Wednesday, August 18, 2010

Manitoba Approves Funding for Revlimid

There are two provinces holding out: Nova Scotia and Prince Edward Island and they excuse themselves saying the drug is too expensive. The old question comes back: What is the value of a human life?

I have been receiving Revlimid due to the generosity of the manufacturer Celgene and it has been saving my life. (Ed)

Manitoba last week became the eighth province to approve funding for Revlimid® (lenalidomide) in combination with dexamethasone, as second-line therapy for the treatment of patients with multiple myeloma.

In October 2008, Health Canada approved Revlimid in combination with dexamethasone for the treatment of multiple myeloma patients who have received at least one other treatment regimen. Prior to the drug’s approval, there were few effective, once-daily oral treatment options for patients with this aggressive blood cancer.

Notwithstanding overwhelmingly positive clinical evidence, Nova Scotia and Prince Edward Island remain the only provincial holdouts denying access to patients who do not have private drug insurance, but who require Revlimid. Myeloma Canada, together with local support groups, will continue the campaign to force decision makers in these two provinces to follow the lead now set by every other Canadian province.

John Lemieux, President of Myeloma Canada stated, "Manitoba’s unique requirement for a Utilization Management Agreement slowed the process, but the government has now made the right decision. Denying public funding for a critical drug like Revlimid blocks access to a treatment that has been proven to prolong the lives of multiple myeloma patients. Universal access to drugs like Revlimid across the whole of Canada is a core goal for Myeloma Canada. The myeloma patient community won’t accept a patchwork quilt approach to provincial listings of this drug. Nova Scotia and Prince Edward Island will have to come on board."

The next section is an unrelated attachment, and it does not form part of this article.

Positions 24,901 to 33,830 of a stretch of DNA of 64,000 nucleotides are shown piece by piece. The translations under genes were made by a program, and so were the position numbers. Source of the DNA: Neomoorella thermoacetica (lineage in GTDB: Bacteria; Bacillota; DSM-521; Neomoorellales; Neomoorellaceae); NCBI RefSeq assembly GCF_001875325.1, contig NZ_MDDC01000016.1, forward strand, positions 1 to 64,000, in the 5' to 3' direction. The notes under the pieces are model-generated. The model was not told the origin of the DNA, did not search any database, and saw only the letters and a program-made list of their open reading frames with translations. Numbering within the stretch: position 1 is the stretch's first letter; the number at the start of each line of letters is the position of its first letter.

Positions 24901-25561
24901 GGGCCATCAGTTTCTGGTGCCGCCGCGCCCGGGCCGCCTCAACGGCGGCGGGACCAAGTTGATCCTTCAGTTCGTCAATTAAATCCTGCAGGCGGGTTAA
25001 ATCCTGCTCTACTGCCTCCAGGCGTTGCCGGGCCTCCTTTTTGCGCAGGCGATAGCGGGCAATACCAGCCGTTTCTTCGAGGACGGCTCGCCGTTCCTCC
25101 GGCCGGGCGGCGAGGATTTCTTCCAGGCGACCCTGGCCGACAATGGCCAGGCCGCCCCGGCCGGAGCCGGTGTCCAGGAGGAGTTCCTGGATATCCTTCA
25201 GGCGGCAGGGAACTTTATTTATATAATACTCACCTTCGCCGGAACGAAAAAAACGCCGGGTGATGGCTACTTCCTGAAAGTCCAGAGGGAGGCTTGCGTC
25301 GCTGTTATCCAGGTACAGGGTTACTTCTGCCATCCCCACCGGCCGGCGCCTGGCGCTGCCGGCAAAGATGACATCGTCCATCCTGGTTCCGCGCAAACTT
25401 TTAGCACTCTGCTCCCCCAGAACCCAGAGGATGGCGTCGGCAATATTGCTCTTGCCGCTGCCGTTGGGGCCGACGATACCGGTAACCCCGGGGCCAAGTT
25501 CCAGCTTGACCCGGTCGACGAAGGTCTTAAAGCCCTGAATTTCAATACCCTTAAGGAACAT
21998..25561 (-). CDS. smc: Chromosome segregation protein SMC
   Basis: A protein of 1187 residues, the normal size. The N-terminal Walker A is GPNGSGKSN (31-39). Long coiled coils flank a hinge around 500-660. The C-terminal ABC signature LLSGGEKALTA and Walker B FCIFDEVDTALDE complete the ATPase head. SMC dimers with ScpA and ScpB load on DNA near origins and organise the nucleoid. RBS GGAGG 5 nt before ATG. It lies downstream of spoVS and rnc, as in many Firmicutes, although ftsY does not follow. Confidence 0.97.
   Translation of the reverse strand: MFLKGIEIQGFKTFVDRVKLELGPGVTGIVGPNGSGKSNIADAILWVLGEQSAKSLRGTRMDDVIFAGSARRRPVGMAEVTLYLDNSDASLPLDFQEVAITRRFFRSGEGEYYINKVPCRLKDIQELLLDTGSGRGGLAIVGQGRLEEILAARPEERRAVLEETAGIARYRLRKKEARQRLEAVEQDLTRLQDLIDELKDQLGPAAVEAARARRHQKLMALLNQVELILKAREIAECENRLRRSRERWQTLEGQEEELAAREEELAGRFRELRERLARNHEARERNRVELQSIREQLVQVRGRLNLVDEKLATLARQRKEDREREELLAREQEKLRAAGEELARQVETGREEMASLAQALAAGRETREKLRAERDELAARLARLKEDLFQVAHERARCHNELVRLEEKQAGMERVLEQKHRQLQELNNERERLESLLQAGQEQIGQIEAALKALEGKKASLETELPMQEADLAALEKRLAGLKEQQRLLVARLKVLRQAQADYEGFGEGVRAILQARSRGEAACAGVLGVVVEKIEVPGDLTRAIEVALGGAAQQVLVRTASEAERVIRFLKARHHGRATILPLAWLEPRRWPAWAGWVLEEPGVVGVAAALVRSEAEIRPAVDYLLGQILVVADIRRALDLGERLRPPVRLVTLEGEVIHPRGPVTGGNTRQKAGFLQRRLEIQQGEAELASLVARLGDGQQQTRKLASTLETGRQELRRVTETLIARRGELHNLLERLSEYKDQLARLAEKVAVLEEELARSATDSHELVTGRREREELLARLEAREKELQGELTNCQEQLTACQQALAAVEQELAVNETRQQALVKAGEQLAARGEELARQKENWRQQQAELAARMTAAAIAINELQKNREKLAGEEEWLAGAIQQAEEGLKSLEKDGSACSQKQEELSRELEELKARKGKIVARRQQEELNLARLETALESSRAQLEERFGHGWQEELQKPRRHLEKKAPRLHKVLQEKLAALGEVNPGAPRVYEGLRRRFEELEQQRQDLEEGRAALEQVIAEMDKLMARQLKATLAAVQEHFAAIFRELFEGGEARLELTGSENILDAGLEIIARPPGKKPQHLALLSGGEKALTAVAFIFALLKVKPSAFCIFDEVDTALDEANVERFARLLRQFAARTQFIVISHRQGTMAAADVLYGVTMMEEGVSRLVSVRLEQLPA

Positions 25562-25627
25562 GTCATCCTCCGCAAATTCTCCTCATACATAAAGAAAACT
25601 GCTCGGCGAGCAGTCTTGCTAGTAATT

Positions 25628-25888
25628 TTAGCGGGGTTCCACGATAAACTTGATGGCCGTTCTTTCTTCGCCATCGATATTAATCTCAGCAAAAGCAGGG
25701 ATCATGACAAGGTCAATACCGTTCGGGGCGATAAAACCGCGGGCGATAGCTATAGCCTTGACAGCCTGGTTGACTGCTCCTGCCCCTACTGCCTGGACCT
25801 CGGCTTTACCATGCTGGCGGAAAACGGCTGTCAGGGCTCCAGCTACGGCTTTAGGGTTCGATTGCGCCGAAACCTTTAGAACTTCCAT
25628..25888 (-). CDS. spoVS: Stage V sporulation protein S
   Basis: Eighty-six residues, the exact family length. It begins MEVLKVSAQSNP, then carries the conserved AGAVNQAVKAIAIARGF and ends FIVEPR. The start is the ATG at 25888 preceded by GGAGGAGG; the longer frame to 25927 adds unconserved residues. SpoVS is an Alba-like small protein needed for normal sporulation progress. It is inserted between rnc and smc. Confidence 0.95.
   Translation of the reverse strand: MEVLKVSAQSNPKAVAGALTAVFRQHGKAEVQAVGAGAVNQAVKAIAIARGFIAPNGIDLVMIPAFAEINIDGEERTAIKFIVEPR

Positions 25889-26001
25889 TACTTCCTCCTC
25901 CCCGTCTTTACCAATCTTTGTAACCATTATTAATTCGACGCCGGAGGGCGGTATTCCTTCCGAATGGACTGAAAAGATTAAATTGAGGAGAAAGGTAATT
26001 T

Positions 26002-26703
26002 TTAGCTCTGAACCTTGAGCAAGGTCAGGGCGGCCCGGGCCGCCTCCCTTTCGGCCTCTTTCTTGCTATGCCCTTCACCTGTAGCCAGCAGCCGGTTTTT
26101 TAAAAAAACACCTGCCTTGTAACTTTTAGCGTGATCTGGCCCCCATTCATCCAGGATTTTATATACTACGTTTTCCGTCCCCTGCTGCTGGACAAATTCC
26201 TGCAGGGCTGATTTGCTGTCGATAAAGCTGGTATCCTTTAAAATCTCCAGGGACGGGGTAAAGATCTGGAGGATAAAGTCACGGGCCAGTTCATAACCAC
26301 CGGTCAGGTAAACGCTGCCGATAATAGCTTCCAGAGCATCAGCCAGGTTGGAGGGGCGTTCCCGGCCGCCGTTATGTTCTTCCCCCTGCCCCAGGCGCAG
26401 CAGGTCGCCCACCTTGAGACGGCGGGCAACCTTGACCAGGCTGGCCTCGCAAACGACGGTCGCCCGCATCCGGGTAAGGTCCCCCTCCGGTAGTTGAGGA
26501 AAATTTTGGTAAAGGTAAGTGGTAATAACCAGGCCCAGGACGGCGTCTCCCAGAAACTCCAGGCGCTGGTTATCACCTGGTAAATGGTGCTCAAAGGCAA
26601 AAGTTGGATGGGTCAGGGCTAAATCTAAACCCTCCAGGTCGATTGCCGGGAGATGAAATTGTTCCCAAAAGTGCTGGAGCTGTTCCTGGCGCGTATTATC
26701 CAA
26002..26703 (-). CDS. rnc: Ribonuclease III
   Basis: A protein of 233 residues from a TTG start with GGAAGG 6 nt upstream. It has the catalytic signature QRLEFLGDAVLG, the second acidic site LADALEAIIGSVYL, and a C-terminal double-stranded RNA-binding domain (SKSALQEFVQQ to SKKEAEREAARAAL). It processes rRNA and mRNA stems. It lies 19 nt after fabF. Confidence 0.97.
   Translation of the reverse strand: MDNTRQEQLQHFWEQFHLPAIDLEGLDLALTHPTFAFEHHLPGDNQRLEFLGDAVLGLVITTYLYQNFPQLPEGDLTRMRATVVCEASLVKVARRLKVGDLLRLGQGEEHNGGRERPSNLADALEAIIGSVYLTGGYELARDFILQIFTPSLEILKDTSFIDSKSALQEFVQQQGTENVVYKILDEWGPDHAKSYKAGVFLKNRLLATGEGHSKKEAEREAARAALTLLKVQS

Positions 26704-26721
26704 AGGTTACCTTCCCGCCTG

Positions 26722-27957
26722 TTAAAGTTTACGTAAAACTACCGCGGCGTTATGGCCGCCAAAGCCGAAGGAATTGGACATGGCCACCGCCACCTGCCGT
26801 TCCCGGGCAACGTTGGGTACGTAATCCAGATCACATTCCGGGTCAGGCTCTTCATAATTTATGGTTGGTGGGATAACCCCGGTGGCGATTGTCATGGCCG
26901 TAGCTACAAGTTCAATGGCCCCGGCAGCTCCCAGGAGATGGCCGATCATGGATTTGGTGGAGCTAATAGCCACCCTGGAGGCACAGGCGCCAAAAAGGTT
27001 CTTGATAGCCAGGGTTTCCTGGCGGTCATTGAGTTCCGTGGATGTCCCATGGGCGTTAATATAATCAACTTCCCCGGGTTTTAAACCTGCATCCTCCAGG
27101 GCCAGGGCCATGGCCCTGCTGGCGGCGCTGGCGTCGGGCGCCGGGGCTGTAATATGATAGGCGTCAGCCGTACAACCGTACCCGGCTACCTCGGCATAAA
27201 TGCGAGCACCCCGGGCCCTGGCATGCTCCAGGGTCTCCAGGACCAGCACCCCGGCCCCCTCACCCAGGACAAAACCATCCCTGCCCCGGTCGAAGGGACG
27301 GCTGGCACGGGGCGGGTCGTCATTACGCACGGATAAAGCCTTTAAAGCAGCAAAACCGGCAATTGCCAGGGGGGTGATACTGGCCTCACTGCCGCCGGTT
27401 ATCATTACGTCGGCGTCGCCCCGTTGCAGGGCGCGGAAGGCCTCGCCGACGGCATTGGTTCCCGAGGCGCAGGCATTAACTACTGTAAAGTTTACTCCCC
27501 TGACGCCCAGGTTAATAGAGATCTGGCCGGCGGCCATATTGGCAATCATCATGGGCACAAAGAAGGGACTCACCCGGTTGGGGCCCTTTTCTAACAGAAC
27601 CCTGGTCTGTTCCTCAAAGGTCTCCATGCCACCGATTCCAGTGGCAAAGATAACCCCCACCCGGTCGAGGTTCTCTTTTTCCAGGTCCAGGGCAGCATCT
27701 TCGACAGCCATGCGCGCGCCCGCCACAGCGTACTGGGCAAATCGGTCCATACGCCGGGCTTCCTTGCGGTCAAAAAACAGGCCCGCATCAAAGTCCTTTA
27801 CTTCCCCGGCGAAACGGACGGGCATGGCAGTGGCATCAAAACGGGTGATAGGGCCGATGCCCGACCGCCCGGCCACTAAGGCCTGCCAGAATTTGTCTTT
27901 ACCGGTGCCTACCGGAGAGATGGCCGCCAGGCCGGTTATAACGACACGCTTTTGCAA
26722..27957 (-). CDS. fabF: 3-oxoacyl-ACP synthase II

About Multiple Myeloma

Multiple myeloma, a cancer of the bone marrow, is an incurable but treatable disease. The cancer starts in plasma cells, which are produced in the bone marrow. In myeloma, abnormal plasma cells, called myeloma cells, grow uncontrollably, crowding out the normal blood cells in the bone. This can bring on symptoms such as fatigue, recurrent infections and severe pain resulting from bone fractures. The disease disturbs the body’s balance of minerals and prevents organs, such as the kidney, as well as nerves, from functioning properly. In Canada, approximately 2,000 people are diagnosed with multiple myeloma every year.

About Myeloma Canada

Myeloma Canada, the only national organization exclusively devoted to the Canadian myeloma community, is dedicated to supporting people living with multiple myeloma.
The mission of Myeloma Canada is to: provide educational resources to patients, families, and caregivers; increase awareness of the disease; accelerate research efforts; and promote improved access to new therapies, treatment options, and health care resources. Myeloma Canada works with regional support groups and key myeloma experts to strengthen the voice of the Canadian myeloma community. Myeloma Canada works in close affiliation with the International Myeloma Foundation, the world’s oldest and largest myeloma organization. For more information or to find out how you can help please visit our website at

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